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Press Release

Press Release # 030917
Wednesday, September 17, 2003
Paul Elliott

Voters Choices Limited in November

Voter Participation Lowest in Modern History

NEW YORK CITY, SEPT. 17 -- Voters in nine City Council Districts representing approximately 1.4 million residents will be offered a ballot but not a choice in the general election.

Five City Council incumbents who defeated primary election challengers will face no general election opposition (Comrie, Jennings, Liu, Monserrate, and Vann), while four other incumbents who faced no primary election competition will also be running without an opponent in the general election (Felder, Gallagher, Katz, and Sears).

Examining voter participation in the 2003 primary election presents an opportunity for voter education about participation in the system of nonpartisan elections proposed by the Charter Revision Commission.

Three differences should be noted between the current and proposed system:

  • First, under the proposed system more than a half-million additional voters (independents, Republicans, and third party members) would have been eligible to participate in the election contests held on September 9th.
  • Second, under the proposed system, in the five Council districts holding a primary but not a general election, all voters, and not just Democrats, would have had a choice in the election of their Council member. In these five districts, the percentage of voters registered as independents, Republicans, and third party members ranged from 41.8 percent (CD 20) to 17.5 percent (CD 27) of voters. Democrats, too, who vote in general but not primary elections would have the opportunity to choose, rather than confirm, the election winner.
  • Third, under the proposed system, of the five districts discussed above, there would have been no primary election in the four that featured only two candidates. Instead, the two candidates in each of the four races would have automatically advanced to the general election open to all voters. November general elections usually have significantly higher rates of participation than September primary elections.

In the September 9th primary election, 141,341 voters cast ballots for the office of City Council, more than 10,000 voters less than the average population of a Council district. In districts holding primary elections, voter turnout averaged 11 percent among eligible voters, the lowest rate for a regularly scheduled election in recent history. In the 1991 election, the last citywide race in which only Council seats were up for election, the turnout rate among eligible voters was 20 percent.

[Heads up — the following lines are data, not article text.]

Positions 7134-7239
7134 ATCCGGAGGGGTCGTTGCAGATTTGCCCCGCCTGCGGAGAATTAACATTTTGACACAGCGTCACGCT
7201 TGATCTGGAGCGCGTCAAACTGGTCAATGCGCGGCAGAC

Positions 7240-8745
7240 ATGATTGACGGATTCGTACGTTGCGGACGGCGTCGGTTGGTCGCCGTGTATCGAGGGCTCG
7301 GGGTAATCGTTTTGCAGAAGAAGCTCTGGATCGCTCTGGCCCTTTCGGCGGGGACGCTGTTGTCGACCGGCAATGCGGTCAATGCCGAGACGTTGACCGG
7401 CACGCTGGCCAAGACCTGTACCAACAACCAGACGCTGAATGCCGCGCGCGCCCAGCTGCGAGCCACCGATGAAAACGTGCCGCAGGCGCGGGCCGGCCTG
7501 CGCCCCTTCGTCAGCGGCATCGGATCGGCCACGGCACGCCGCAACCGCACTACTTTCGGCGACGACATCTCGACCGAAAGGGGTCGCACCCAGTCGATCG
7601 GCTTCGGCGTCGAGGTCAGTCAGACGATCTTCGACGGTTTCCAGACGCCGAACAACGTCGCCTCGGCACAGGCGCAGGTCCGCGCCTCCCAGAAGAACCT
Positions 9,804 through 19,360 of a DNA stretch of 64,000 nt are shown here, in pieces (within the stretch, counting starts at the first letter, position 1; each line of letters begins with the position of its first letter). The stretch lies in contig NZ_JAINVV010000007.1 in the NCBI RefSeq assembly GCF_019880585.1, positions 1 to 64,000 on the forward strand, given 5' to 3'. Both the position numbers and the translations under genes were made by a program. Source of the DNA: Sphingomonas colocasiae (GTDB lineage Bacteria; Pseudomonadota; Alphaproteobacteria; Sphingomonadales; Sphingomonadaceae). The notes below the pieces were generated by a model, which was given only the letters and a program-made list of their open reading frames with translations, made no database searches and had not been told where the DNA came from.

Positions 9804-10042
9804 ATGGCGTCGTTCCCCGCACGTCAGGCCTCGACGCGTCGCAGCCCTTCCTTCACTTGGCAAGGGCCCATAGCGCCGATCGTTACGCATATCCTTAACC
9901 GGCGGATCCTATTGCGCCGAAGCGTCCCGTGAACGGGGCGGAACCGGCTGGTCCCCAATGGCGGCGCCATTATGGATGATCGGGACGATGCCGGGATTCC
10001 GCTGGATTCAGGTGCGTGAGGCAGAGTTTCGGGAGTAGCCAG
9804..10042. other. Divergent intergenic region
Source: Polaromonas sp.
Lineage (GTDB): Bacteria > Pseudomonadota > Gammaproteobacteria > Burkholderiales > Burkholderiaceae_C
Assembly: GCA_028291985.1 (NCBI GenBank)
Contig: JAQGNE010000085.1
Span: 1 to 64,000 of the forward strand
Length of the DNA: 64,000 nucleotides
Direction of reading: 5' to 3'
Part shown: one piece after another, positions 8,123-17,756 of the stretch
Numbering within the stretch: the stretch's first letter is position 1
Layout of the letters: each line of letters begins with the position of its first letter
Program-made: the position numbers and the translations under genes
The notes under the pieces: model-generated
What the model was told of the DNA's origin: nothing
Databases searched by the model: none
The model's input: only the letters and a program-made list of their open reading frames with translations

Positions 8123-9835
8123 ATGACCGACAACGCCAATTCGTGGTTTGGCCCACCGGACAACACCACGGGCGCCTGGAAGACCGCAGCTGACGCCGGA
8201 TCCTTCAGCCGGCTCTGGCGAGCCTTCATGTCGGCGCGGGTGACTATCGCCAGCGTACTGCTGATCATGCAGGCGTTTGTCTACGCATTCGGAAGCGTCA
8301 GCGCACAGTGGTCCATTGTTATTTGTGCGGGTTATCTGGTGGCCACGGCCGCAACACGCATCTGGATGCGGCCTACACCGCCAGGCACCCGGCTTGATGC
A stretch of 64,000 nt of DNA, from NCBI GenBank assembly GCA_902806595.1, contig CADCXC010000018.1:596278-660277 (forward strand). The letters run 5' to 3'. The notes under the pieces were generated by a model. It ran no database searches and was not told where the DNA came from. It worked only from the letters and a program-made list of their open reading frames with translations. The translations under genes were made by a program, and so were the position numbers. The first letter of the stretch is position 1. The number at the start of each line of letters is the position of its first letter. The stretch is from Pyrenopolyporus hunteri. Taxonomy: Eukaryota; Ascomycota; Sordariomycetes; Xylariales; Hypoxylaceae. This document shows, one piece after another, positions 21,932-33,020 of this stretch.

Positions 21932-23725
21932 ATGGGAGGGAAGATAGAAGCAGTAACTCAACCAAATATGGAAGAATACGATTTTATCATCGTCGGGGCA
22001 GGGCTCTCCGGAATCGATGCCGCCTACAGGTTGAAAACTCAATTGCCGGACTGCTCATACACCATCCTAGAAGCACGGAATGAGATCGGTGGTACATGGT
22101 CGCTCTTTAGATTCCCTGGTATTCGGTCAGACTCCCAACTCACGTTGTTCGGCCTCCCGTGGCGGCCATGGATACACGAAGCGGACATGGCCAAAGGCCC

The low rate of voter turnout among eligible voters, combined with the fact that many registered voters were not eligible to participate, means that a small percentage of voters – often less than 5 percent – determined the outcome of elections. Winning candidates received between 12.3 percent (CD 1) and 3.6 percent (CD 45) percent of the vote from registered Democrats, and between 8.0 percent (CD 1) and 2.7 percent (CD 13) of the vote from the total number of registered voters.

For instance, in Council district 28 in Queens, the winner received votes from 47 percent of primary election voters, or 4.2 percent of eligible voters (2,111 votes out of 50,028 eligible voters). Of the total number of registered voters (65,441), 96.8 percent did not vote for the winner, and 53% of voting Democrats voted for the winner’s opponents. The winner, however, does not face a general election opponent. As a result, independents, Republicans, third party members, as well as Democrats who chose not to participate until November, will not be offered a choice on the November ballot. Nor will the ballot offer a choice to the majority of primary voters who preferred a different Democratic candidate.

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